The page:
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Design of Design Computational Systems Students in this area focus on the design of computational design systems. They learn how to design and implement their own software tools and hardware prototypes using new generative design techniques, artificial intelligence, and machine learning.


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The City Using the environment of Los Angeles and Southern California, students in this area inquire into the present and future urban form. Students may choose to work with the Hinterlands Institute on the new productive landscapes beyond the city’s edge.

Management & Development Drawing upon the expertise native to Southern California and in close collaboration with our School of Business, students in this area engage the real-world practices of management and real estate development.


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Photography & Curatorship Taking advantage of Woodbury’s Julius Shulman Institute, our Hollywood exhibition space, and local archives, students in this area study the ways architecture is represented in media and in scholarship through architectural photography, exhibitions, and archives.


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New Interiors & Virtual Experience Students in this area engage the new interior spaces of gaming and virtual/augmented reality. They take advantage of resources such as our VR lab and the course offerings of our Interior Architecture, Game Design, and Applied Computer Science departments.


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Who we want Recent graduates of architecture programs who want to sharpen their focus prior to a professional career. Graduates of non-architecture programs who want to develop the architectural aspects of their work. Early- to mid-career professionals who want to develop a specific area of expertise.


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How it works During the application process, students identify an area of concentration and a primary advisor within that area. Once enrolled, each student works closely with the advisor in a small seminar/ studio format to define the project and conduct research. This work is supported by a series of elective courses. In their final semester, students produce a thesis project that gives concrete form to their investigation, whether as a publishable article, exhibition, or prototype.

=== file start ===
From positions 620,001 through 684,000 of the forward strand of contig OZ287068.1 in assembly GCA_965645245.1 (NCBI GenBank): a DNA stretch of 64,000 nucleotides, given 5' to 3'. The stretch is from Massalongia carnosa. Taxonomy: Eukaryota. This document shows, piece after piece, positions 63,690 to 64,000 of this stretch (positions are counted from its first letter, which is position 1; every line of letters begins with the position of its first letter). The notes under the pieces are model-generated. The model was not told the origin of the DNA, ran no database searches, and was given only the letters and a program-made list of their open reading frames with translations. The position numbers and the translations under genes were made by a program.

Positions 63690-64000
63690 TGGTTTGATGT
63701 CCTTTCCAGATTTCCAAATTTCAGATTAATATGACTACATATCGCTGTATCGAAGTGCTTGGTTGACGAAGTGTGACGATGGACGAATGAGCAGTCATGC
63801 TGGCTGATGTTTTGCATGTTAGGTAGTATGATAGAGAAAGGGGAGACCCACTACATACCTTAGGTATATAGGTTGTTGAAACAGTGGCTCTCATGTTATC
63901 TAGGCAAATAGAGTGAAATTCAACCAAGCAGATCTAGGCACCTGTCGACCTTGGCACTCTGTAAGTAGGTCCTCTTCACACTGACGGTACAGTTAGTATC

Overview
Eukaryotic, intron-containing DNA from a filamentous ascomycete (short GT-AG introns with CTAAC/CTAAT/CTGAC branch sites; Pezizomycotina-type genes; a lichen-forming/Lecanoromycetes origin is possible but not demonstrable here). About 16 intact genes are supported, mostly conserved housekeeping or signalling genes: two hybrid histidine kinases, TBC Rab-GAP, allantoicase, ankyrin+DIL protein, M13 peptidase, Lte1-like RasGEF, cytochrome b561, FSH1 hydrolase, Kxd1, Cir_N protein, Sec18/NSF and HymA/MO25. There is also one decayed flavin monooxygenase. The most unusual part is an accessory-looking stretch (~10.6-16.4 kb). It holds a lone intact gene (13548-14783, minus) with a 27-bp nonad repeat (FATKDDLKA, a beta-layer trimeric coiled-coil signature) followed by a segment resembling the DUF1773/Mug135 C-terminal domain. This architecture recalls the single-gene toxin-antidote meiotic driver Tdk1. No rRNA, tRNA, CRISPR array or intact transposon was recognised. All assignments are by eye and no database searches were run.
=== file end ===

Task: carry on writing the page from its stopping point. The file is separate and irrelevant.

Ewan Branda is an educator, architectural historian, software designer, and former architect. He received a PhD in Critical Studies in Architecture from UCLA and a Master of Science in Design and Computation from MIT. Currently, he is Associate Dean and Director of Postgraduate Programs at the Woodbury School of Architecture.

He is also the Multimedia Reviews Editor for the Journal for the Society of Architectural Historians. His research deals with architecture’s place in the information society of the late-postwar period and with the opportunities offered by artificial intelligence in the representation and production of architecture.


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MS.ARCH PROGRAM


RED


Director’s Statement The Master of Science in Architecture in Real Estate Development (MSArch RED) program seeks to build upon the unique perspective and ethos of the architect.

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While architects design the way a building looks and works, they are seldom involved in the decision of exactly what to build. In most developments, the architect is considered only one of numerous players and is often left to carry out a pre-established vision for the development.

The MSArch RED program is unlike a traditional real estate development program where the curriculum is offered in a lecture setting. Instead, the entire curriculum of the 12-month, three semester MSArch Real Estate Development program is delivered through a studio based format. For their thesis, students develop and prepare finished presentation packages for their real estate development projects including market analysis,


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partnership agreements, funding proposals, architectural designs, and sales and leasing strategies. Many Woodbury Architecture students have gone on after graduation to successfully build their thesis projects. This course of study introduces more than the typical elements of development. In addition to learning from a broad array of building

industry professionals, MSArch RED students work with architects who have been successful as real estate developers through innovation and the invention of specific strategies to overcome financial shortcomings and policy roadblocks. These strategies are studied and shared in the studios.


Ted Smith Ted Smith and Kathleen McCormick Smith and Others Architects is an alternative architectural practice accomplishing buildings in partnerships with others. Principals Ted Smith and Kathleen McCormick have completed a wide range of unusual housing projects acting as architects, developers, contractors, and operators. The firm has built, many projects involving shared housing, early examples of California row houses, speculative single family houses with out interior partitioning, apartment